The projects that comprise ARPA-E’s BEETIT program, short for “Building Energy Efficiency Through Innovative Thermodevices,” are developing new approaches and technologies for building cooling equipment and air conditioners. These projects aim to drastically improve building energy efficiency and reduce greenhouse gas emissions such as carbon dioxide (CO2) at a cost comparable to current technologies.
Advanced Building Construction Initiative
Dept. of Energy
The U.S. Department of Energy’s Advanced Building Construction Initiative will help ensure that ongoing innovation in the construction industry incorporates energy-efficiency technologies for superior building performance. By working with stakeholders from across the buildings industry, the ABC Initiative will ensure that greater construction productivity also leads to buildings that are smarter, healthier, more sustainable, more resilient, and more responsive to the needs of their occupants.
Community Reinvestment Grant
Clean Power Alliance
As part of its ongoing commitment to local communities, energy equity and diversity, and environmental stewardship, Calpine Energy Solutions is pleased to provide local financial support through its Community Benefits Program in partnership with Clean Power Alliance (CPA). Qualifying entities must be IRS designated 501(c)3 non-profit organizations located in/serving CPA’s service territory.
Municipal Electrification Assistance
East Bay Community Energy
The Municipal Electrification Assistance (MEA) program supports EBCE’s member cities and school districts in meeting their climate goals by transitioning buildings from on-site fossil fuel combustion to clean electricity. The program provides technical assistance or gap funding (up to $10,000) to get member agency or district projects over the finish line.
Emerging Technologies Grant Program
Silicon Valley Power
SVP will provide grants to customers who implement exceptionally creative uses of energy technology. Funding will be used for projects that demonstrate new products and product applications not yet commercially viable in today’s marketplace; install energy efficient technologies not generally known or widely accepted, yet show potential for successful market growth; successfully apply energy efficiency solutions in new ways; or introduce energy efficiency into industries or businesses that are resistant to adopting new technologies or practices.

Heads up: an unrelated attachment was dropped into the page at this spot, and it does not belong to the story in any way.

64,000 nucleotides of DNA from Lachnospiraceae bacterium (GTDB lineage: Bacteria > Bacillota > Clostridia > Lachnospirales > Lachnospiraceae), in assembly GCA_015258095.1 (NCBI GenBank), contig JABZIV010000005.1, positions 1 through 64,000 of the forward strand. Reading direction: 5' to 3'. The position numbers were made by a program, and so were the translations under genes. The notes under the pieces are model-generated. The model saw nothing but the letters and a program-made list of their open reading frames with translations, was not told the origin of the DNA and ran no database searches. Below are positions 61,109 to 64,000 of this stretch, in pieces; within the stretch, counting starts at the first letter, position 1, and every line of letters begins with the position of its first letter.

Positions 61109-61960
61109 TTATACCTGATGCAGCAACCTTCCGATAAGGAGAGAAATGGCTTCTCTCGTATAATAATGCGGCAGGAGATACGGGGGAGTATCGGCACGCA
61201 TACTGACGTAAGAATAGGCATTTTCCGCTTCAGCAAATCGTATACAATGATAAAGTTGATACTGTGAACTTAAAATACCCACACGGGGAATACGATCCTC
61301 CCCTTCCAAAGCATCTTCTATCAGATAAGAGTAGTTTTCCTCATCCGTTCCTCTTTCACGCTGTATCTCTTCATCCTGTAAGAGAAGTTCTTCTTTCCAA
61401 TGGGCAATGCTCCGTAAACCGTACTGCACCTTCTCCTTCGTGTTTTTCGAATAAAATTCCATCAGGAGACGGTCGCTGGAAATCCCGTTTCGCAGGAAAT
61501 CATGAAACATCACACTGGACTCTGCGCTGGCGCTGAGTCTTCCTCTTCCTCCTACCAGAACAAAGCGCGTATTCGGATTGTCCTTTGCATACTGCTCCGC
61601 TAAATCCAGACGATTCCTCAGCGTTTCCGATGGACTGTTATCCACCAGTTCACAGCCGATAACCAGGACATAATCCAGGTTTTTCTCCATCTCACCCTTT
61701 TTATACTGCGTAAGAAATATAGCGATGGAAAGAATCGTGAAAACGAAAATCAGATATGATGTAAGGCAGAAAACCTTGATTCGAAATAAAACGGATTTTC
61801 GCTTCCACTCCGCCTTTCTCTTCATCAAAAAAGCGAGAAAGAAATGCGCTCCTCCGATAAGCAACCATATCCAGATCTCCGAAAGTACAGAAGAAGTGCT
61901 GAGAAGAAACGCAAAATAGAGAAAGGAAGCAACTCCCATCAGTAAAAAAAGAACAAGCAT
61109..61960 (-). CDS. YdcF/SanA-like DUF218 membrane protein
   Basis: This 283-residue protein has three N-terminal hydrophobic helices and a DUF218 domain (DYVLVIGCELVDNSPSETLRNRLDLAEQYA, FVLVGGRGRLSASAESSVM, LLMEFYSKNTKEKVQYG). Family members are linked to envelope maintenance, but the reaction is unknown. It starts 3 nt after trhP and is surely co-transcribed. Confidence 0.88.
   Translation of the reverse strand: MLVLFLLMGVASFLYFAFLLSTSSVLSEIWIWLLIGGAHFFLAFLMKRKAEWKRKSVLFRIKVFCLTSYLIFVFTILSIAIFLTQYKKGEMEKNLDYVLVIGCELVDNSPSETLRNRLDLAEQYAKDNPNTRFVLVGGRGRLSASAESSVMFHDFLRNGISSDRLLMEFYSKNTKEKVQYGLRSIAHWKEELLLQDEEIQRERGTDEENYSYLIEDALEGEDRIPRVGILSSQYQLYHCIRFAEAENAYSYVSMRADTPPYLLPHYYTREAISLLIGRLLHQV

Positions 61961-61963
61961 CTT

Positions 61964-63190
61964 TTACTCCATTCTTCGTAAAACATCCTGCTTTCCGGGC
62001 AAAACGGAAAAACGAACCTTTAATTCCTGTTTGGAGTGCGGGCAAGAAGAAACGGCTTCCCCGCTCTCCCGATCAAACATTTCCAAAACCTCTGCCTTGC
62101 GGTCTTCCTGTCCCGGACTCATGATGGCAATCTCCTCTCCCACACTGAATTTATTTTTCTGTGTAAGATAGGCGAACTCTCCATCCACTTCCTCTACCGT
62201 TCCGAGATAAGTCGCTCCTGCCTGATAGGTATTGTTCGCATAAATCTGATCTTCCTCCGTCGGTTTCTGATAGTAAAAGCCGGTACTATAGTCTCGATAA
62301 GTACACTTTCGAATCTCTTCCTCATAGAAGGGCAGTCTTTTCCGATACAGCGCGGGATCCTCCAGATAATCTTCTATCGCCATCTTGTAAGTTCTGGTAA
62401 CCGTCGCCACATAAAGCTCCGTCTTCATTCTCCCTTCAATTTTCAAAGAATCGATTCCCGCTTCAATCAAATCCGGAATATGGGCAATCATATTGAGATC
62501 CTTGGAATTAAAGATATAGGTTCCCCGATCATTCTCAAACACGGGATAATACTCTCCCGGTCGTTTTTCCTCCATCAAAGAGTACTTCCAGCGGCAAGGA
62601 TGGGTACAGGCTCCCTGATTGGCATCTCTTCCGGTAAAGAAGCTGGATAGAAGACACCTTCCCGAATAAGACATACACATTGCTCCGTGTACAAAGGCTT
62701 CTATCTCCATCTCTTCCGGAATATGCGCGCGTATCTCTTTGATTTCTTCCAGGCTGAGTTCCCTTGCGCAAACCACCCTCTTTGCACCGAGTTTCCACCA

Energy Partnership Program
California Energy Commission
The California Energy Commission’s Energy Partnership Program offers services to help identify the most cost-effective, energy-saving opportunities for buildings and new construction. Cost-saving measures are needed with shrinking budgets and increasing operating costs. Reducing energy costs is one way to save money.
Inclusive Energy Innovation Prize
U.S. Dept. of Energy’s Efficiency and Renewable Energy (EERE), Office of Economic Impact and Diversity (ED)
The upcoming Inclusive Energy Innovation Prize will provide cash prizes ($2.5 million total) to groups and organizations to support entrepreneurship and innovation in communities historically underrepresented and underserved in the energy sector.

For additional support related to the TECH Initiative’s Quick Start Grants, contact TECH.pilots@energy-solution.com.


Contact TECH.info@energy-solution.com.